It depends. Some children arrive in the U.S. legally and others do not have lawful status. Those who do not have lawful status cannot vote, they cannot join the military, they cannot run for political office, they cannot work lawfully, they cannot obtain the vast majority of public benefits. Children are eligible for K-12 education, regardless of legal status. They cannot obtain driver’s licenses in most states. They cannot get student loans or qualify for in-state tuition in most states. In some states they’re barred from college.

9) Let’s pick a city in mid America- say Lincoln, Nebraska. A 16 year old is stopped for speeding, running a red light, failing to use their directional signals- whatever. If convicted- could this person be deported back to Canada, or Mexico or wherever their parents came from?

It depends on the status of the 16 year old. Many are here lawfully and cannot be deported for a traffic violation alone. A person who is unlawfully present in the U.S. can be deported to his/her home country because they don’t have legal status. In many cases, they become known to the immigration agents through something like a traffic stop and local police sharing that information with immigration authorities.

10) I have heard of marriages that take place in order to procure citizenship. If someone is here illegally and marries an American citizen, do they automatically receive all the benefits of American citizenship?

No. If a U.S. citizen marries and undocumented immigrant, the US citizen can petition for a green card for his/her spouse. If the immigrant gets the green card, he/she can apply for US citizenship after 3 years. There is no such thing as automatic citizenship.

11) In the minds of many- maybe even George Bush- prosecutorial discretion may mean ” do not enforce laws that are difficult to enforce ..or time consuming to enforce ” or words to that effect. Am I off on this?

All law enforcement has and has always had the ability to exercise discretion. This is nothing new.

Police, prosecutors, and others exercise discretion every single day (like when you get a warning for speeding rather than a ticket).

It is not about failing to enforce laws that are difficult or time consuming. It is about efficiently and effectively using limited resources. There are approximately 11 million unauthorized immigrants in the U.S. It makes sense to focus limited resources on deporting serious criminals, terrorists, and others who fit into the government’s priorities.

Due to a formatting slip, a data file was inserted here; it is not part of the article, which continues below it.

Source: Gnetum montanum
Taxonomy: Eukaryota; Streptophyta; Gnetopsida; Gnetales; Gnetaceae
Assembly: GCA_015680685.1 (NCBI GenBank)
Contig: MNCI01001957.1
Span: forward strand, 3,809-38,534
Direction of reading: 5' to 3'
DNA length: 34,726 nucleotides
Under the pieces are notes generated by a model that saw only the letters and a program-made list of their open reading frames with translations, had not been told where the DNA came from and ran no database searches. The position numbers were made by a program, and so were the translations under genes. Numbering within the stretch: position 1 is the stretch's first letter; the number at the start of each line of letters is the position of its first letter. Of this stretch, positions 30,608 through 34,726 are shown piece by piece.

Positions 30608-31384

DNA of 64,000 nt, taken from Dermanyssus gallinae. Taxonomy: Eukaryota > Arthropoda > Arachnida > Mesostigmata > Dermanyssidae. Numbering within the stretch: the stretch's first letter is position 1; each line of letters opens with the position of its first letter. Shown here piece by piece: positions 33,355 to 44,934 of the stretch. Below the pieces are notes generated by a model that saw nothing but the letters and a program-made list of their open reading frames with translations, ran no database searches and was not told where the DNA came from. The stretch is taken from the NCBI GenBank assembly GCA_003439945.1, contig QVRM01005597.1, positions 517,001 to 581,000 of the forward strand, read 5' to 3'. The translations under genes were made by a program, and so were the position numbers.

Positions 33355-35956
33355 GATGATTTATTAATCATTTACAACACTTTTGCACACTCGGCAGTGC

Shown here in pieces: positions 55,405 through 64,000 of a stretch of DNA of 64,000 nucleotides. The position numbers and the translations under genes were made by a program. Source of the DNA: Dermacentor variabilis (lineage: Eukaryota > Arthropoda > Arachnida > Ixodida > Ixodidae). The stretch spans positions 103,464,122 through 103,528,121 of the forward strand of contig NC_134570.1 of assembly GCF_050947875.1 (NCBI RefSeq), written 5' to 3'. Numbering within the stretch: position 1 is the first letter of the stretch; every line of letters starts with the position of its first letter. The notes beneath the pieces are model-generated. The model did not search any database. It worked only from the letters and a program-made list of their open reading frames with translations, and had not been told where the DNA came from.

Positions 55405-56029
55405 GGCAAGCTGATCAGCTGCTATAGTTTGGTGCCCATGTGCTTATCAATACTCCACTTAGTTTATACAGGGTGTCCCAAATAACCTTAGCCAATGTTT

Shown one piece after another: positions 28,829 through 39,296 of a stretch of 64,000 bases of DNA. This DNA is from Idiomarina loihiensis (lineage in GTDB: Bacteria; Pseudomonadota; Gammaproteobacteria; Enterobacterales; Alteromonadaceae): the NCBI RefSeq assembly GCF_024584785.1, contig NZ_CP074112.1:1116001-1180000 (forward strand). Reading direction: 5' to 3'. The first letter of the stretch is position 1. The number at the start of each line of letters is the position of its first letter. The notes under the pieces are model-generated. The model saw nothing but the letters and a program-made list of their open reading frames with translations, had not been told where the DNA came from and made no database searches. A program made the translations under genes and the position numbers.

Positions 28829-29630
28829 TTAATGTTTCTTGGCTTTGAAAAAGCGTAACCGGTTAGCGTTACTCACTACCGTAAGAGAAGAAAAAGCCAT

12) In terms of education- if a child has been brought to America by their parents, 18 years ago, and they have received an education from kindergarten through high school- do they have any responsibility to the United States of America in terms of reimbursing the country for their education–or have they been entitled to this education simply due to the fact that they are physically IN the United States?

In Plyler v Doe, the US Supreme Court ruled that undocumented children residing in the US cannot be denied K-12 education on the basis of their immigration status. The Court rejected the argument that the cost of educating these children justified denying them education. Justice Brennan wrote that denying them education: “imposes a lifetime hardship on a discrete class of children not accountable for their disabling status.

The stigma of illiteracy will mark them for the rest of their lives. By denying these children a basic education, we deny them the ability to live within the structure of our civic institutions, and foreclose any realistic possibility that they will contribute in even the smallest way to the progress of our Nation.”

All children are expensive. The US makes a large investment in education, health care, and other benefits for all children. If you did a balance sheet for any child, the expenses would be much more than revenues. It is assumed that when children grow up they will work, pay taxes, be consumers, and otherwise contribute to the US economy. Foreign born children are no different. The benefit of allowing them to obtain legal status and work in the US legally is that they will be able to get good educations, get good jobs, contribute more in taxes, consume more, and otherwise increase their contributions.

Michele Waslin, Ph.D.
Senior Policy Analyst
Immigration Policy Center
American Immigration Council